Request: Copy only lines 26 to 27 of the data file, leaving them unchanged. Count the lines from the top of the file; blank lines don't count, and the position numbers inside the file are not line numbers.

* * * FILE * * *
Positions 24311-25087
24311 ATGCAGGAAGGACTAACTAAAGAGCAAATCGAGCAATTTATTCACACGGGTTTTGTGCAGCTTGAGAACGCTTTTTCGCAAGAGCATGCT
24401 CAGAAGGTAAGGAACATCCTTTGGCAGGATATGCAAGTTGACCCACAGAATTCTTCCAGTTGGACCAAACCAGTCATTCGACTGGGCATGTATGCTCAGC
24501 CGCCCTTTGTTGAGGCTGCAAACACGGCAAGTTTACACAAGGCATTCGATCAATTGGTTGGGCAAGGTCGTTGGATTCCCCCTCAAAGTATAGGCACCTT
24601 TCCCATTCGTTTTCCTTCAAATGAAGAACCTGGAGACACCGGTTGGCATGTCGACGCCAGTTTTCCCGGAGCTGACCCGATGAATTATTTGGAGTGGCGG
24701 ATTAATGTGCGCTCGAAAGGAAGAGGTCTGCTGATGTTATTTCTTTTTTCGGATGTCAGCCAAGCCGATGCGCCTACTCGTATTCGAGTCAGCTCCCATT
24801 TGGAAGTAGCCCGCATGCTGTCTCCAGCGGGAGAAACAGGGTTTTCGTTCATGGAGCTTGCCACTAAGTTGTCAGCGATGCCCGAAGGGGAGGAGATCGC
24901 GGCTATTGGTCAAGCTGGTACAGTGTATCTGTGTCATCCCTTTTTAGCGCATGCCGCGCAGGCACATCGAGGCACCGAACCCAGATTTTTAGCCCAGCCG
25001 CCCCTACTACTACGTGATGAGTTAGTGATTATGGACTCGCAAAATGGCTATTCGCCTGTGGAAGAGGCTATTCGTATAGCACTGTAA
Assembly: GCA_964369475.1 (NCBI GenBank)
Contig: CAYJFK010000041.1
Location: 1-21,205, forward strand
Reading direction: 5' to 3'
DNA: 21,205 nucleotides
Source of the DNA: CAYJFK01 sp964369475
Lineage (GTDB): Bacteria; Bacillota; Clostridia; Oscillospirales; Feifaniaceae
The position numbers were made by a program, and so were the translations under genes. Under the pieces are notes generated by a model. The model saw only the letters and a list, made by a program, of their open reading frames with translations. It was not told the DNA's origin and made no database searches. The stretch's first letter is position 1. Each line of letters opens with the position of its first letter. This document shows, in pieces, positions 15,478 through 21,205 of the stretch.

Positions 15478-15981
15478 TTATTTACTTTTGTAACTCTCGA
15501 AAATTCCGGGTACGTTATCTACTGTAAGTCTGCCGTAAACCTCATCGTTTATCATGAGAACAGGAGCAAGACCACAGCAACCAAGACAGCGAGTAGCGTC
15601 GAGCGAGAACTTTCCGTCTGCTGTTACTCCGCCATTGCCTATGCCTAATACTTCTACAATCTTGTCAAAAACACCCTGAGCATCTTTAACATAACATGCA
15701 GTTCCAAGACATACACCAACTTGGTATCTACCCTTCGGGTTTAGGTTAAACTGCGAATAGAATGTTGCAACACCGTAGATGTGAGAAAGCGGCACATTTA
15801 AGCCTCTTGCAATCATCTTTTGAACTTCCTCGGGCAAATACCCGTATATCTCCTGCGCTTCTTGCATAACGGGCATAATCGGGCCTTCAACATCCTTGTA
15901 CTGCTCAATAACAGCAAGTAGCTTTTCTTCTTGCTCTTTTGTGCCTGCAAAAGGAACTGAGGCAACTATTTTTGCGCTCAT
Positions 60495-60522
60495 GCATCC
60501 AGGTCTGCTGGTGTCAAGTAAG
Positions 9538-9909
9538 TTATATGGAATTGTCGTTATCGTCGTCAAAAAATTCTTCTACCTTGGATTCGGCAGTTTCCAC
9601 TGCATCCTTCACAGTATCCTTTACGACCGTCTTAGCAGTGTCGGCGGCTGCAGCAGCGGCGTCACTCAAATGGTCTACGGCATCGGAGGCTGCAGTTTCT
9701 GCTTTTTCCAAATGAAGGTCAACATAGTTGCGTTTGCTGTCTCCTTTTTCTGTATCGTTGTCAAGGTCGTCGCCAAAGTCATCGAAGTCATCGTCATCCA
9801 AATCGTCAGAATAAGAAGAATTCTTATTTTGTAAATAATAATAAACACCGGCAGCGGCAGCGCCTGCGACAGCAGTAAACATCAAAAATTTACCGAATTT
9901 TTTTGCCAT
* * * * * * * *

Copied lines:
60495 GCATCC
60501 AGGTCTGCTGGTGTCAAGTAAG